Actually it was a great evening at the MIT Enterprise Forum program last Wednesday (3/15) on the topic of Online Real Estate. I was on the volunteer program development team that put the evening together, and I got tagged to put together this note for you 🙂 And my own personal thanks to all who helped us with insights and contacts to build the program, including Dustin. There’s already been a lot of great timely comments on the program in this blog, so this note is primarily to report some of the stats and survey results, and a couple of my own comments on disruptive technologies and market inertia (or active resistance, as the case may be).
Attendance at the dinner/program meeting was a sold-out 400 people, one of the highest numbers ever for an MITEF program. The program panel was made up of three local online real estate companies – House Values (Niki Parekh), Redfin (David Eraker) and Zillow (Spencer Rascoff), plus a broker, Real Property Associates (Gordon Stephenson), and an Internet savvy agent, who was also our moderator (Jim Reppond, Coldwell Banker). So it was a good crowd, and a good spectrum of players on the panel. The program consisted of introductions of the players and their companies, key questions and panel responses led by the moderator, and open Q&A from the audience.
Wednesday morning (3/22) we reviewed the results of the online survey we sent out to the 298 attendees that we had emails for – we got 96 responses back, which is a pretty good sample. Here’s some highlights of the responses:
- 63 % were there because the program was relevant to their work or job – usually not that high; lots of Realtors present, as expected. For over 60%, this was their first time at an MIT Forum event. The other large segment was more the regular MIT Forum attendees who follow, and lead, tech-driven companies and their business issues.
- 87 % said the topic was relevant to them; 78 % said the program met or exceeded their expectations.
- 69 % said the level of detail was just right, but 31% said it was too general – higher than we would have liked.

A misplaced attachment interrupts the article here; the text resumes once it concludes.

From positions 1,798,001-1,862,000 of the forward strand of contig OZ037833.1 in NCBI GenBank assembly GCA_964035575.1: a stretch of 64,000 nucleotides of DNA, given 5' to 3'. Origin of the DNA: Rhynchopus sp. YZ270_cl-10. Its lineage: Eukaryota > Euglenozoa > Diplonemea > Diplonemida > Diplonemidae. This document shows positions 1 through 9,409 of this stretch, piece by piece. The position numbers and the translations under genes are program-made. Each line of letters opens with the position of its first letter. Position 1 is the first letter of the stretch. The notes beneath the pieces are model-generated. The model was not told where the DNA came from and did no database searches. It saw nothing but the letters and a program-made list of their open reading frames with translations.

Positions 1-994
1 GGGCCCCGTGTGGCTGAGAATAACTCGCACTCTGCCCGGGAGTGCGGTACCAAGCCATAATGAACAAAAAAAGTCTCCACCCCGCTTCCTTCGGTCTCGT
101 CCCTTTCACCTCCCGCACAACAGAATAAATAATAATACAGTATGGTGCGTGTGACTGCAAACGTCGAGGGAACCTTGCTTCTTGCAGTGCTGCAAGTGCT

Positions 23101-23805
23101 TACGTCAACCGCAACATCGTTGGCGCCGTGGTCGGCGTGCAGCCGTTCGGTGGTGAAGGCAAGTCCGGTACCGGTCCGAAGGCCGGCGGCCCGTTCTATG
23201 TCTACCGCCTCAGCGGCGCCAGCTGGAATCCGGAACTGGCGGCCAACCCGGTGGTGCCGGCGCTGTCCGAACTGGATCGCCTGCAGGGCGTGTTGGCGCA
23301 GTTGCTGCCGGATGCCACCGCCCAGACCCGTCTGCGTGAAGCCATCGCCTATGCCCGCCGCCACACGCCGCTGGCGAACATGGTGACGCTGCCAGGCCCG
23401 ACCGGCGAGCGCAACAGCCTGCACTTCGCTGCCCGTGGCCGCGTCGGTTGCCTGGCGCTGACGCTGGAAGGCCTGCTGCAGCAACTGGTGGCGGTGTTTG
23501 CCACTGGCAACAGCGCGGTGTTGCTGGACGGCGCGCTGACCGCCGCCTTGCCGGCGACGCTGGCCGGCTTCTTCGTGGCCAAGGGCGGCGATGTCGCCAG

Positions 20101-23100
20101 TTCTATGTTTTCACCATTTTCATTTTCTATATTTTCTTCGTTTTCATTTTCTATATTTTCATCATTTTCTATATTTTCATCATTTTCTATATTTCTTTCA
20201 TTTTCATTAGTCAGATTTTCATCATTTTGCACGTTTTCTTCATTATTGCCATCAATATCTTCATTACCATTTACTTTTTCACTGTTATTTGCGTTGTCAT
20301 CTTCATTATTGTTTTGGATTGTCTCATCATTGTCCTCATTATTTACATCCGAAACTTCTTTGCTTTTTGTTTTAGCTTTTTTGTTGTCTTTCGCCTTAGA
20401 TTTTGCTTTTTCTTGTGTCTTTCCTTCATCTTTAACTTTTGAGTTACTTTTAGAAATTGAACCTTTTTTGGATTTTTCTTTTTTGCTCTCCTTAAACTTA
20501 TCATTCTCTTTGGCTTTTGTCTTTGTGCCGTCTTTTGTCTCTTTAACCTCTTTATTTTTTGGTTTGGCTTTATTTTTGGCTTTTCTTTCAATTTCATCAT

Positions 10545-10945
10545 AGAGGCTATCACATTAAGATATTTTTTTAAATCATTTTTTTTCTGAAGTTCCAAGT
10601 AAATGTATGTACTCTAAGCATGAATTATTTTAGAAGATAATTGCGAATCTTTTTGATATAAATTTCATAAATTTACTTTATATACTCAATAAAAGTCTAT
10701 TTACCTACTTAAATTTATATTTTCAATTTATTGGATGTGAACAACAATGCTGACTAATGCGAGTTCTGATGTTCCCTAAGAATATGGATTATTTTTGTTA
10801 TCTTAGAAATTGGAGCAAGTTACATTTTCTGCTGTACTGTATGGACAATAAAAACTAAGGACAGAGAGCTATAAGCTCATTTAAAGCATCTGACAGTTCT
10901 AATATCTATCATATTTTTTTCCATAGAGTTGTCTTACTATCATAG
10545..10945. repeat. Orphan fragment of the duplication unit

Enough of the stats. Here’s some quotes from the comments that show more of the flavor of the event, and some of the mixed reactions it generated:
“Having Zillow, Redfin and House Values in the same room at the same time was the reason I decided to attend. Not necessarily the speakers themselves, but the companies they represented.”
“I was expecting to hear about more revolutionary technology. It seems the real estate industry is still in the technology dark ages.”
“The topic was “The New World of Buying and Selling Real Estate”. The moderator and the audience of R.E. agents didn’t allow for a real discussion on the future because they feel so threatened by these new technologies. Boos from the crowd of R.E. agents and a moderator who encouraged it stifled an open and honest discussion.”
“It is difficult for businesses to share the future directly as competition is present and they cannot release product plans before they are ready to launch.”
“It was good to hear the stories on the companies’ background and how they work. Although, at times it almost seemed as though I was at an infomercial.”
“Great topic; always fun to hear the spirited discussion that an industry in transition generates.”
All of the above once again proving that it is very difficult to satisfy all of the people all of the time, and that divisive subjects generate divisive reactions. It would be fun to do this again a few years from now, when more of these companies are bigger, and public, and have more visible business strategies.
So now I get to put in my nickel comments, based on my own background as a tech exec, seven years working with the MIT Forum on these kinds of programs, and now full-time realtor for several years. I think that this is an industry in the very early stages of being hit by disruptive technologies and the new business models that they enable. The mass and momentum of the industry are huge, and the consumer market is highly diverse. It may take quite a while for the new business models to clarify and engage their target segments of the market and start to get real (no pun intended) traction. The players we see today may not be the players of the future (for example, see Dustin’s earlier post about Google Base vs Zillow). But some will get traction, and as they do we will see a lot of resistance and delaying actions by those whose market is being disrupted. Some resistance will be tightened corporate policies, some will be PR campaigns, and some will be lobbyist-driven regulation. Anything sound new here? We’ve seen it in industries as diverse as airlines and telecoms and travel and books and so on … Delaying change is worth $billions to the incumbents, and they are pros at the game. But it still looks to me like the technology train is on the tracks, and gathering speed. Personally, I will take every advantage I can of the technology-driven changes… and I will continue to welcome ‘old-fashioned’ people-driven referrals 🙂